DEARBORN, Mich. - Ford Motor Co. said yesterday that it will buy back as much as $5 billion of common and Class B stock, increasing the amount of cash it plans to distribute to shareholders by $700 million to $10.7 billion.
The world's second-largest automaker said it would buy the shares in the open market and expects to complete the purchases by the end of next year. At yesterday's $25.6875 closing price, Ford would be able to buy back about 194.6 million shares, or 10 percent of the 1.89 billion common and Class B shares outstanding.
Ford paid out about $5.7 billion last month as part of a recapitalization plan aimed at distributing as much as $10 billion in cash to shareholders. The move helped Ford placate investors by distributing some of the wealth it accumulated in recent years of record U.S. auto demand.
"They have been historically reluctant to do a direct stock buyback," said David Healy, a Burnham Securities Inc. analyst. "I think they're giving shareholders what they want. Also, the cash was burning a hole in their pocket."
The automaker had $25.5 billion in cash and marketable securities as of June 30. Last year, Ford earned $7.24 billion, the most ever for any automaker. Ford's last buyback began in 1987 and concluded in 1989 after repurchasing about $2 billion in stock.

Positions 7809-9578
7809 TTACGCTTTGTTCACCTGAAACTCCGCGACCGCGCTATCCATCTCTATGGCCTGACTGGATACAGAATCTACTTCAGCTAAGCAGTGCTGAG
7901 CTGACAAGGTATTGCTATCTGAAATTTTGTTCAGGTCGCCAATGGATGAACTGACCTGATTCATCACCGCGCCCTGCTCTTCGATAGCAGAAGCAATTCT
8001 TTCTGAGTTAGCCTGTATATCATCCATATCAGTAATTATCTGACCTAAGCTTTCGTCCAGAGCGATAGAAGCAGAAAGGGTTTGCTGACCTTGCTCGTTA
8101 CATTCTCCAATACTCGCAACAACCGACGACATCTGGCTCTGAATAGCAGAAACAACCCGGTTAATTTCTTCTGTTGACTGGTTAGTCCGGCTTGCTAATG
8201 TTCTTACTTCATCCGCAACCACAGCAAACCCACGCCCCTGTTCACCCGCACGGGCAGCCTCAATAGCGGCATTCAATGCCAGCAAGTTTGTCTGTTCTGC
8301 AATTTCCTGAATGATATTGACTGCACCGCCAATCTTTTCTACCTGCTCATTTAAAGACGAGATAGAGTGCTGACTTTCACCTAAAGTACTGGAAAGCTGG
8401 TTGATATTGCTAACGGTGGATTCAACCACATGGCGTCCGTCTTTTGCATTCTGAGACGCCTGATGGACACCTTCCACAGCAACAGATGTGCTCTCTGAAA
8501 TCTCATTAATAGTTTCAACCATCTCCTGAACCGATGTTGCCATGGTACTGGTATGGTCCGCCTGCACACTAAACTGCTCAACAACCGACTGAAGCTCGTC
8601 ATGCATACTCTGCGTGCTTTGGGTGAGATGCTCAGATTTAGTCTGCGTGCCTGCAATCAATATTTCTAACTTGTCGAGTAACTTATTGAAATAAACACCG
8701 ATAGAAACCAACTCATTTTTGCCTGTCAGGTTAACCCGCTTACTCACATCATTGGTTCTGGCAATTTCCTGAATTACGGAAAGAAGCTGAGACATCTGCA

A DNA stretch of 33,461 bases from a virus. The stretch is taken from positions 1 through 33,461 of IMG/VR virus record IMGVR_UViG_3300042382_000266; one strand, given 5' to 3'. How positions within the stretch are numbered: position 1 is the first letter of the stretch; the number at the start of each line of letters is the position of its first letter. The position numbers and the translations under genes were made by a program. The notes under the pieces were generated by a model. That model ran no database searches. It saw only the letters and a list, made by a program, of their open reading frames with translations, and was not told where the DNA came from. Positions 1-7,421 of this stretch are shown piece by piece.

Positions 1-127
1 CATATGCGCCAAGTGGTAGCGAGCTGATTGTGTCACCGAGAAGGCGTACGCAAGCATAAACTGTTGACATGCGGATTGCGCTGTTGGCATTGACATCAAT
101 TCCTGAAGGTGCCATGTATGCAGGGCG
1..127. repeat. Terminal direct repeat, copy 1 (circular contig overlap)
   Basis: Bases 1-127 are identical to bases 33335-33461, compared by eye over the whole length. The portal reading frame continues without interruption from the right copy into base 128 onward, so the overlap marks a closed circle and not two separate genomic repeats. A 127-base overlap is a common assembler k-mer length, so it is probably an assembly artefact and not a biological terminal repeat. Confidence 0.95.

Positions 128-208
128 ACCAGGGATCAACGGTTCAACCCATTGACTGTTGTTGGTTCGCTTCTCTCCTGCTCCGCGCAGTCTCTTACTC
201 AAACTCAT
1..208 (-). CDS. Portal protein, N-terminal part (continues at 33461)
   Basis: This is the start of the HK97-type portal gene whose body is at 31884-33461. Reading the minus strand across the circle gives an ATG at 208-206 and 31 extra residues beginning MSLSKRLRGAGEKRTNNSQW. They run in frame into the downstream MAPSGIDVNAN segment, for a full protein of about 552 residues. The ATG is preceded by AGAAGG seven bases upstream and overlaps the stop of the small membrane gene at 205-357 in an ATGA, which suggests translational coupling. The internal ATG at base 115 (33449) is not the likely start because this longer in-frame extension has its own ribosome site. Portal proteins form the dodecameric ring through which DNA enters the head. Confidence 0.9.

Ford's board did not declare a dividend at its meeting yesterday, though the company estimated that an annual dividend of $1.14 a share would preserve the previous $2-a-share annual payout for investors who chose the all-stock option in the recapitalization. Ford's board will set fourth-quarter dividends next month.
The recapitalization plan swapped old Ford shares for new stock, and investors also got $20 in cash, new shares, or a combination of the two.
The buyback comes as the automaker copes with Bridgestone Corp.'s recall of 6.5 million Firestone tires, many of them used on Ford vehicles.
Some analysts thought Ford might delay a buyback until after the recall to avoid the appearance of taking its focus off the tire issue. Still, others suggested that a buyback would be a way to reward shareholders for staying with Ford as it deals with the recall problems.
"If we felt in any way it would detract from focus in getting our [tire] problems fixed, we wouldn't have done it, said Chairman Bill Ford.